Achieving success at postgraduate level of study requires good state of mind, time, money, undivided attention and other resources. Partial or total absence of any of these may result in prolonged academic program or even quitting. Other social factors that affect the achievement of success, especially at the postgraduate level are the absence of an enabling environment and negative attitude from the lecturers. These are triggers for students with psychological problems such as depression and suicidal tendencies.
At times, the act of assuming the position of a god by some lecturers is bad. Words of encouragement can go a long way in shaping peoples’ future, the same way words of discouragement could mar futures.
Few months ago, I witnessed an occurrence in one of our frontline universities in Nigeria; a postgraduate student who had failed a course the previous session went to meet the lecturer in charge in order to sort out his continuous assessment after he had re-registered for the course. After greeting the professor and telling him about what he came for, the professor responded, “Yes! Is it my fault that you failed? Or is it my fault that the result was released lately? Go and do a critical review of chapter three of …. And if you fail again, we are here for you”, and he started laughing. I and other bystanders were greatly shocked as to how an elderly person could be so mean. Yes, we want to produce excellent students but is this not too much?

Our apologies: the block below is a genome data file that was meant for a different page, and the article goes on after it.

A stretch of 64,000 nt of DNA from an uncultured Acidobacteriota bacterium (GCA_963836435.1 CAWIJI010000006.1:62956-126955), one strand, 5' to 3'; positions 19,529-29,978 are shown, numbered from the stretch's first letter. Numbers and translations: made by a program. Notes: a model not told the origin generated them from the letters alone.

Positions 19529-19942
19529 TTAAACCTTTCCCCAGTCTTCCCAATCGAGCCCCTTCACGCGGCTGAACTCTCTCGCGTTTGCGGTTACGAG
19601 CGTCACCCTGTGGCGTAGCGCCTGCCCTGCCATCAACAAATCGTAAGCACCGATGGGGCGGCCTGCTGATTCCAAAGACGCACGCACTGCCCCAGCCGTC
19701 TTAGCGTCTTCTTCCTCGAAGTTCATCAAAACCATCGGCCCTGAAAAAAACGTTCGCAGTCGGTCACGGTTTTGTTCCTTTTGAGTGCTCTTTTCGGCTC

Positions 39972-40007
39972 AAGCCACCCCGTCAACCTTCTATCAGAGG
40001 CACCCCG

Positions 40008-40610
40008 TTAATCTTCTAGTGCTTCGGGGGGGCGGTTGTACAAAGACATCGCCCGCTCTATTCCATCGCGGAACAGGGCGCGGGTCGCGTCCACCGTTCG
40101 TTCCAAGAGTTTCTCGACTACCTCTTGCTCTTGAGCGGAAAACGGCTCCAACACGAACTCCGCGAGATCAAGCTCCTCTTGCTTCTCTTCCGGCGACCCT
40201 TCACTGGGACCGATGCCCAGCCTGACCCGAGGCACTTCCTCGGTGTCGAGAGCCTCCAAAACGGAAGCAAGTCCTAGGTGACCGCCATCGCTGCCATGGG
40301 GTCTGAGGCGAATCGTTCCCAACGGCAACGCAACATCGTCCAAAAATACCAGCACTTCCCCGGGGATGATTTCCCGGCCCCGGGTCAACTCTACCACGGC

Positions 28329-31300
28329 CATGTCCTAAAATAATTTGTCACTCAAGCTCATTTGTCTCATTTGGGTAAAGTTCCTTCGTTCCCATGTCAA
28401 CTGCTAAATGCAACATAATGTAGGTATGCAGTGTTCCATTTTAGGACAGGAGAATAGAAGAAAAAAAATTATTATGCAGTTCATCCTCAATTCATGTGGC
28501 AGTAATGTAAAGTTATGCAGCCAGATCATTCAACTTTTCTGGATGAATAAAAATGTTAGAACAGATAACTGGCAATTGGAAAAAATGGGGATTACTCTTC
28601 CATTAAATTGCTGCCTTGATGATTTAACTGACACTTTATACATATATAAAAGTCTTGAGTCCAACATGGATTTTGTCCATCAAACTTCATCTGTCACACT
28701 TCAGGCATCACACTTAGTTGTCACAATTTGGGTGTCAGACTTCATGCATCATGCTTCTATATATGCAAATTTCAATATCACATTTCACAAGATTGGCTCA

If you cannot encourage students who are facing one challenge or the other, then do not add insult to their injury. We must all learn to be our brother’s keeper. When we notice that a friend is being too silent, let us inquire and help. Our higher institutions must also be equipped with functional psychological facilities and awareness must be created for students to go there and seek help whenever they are down.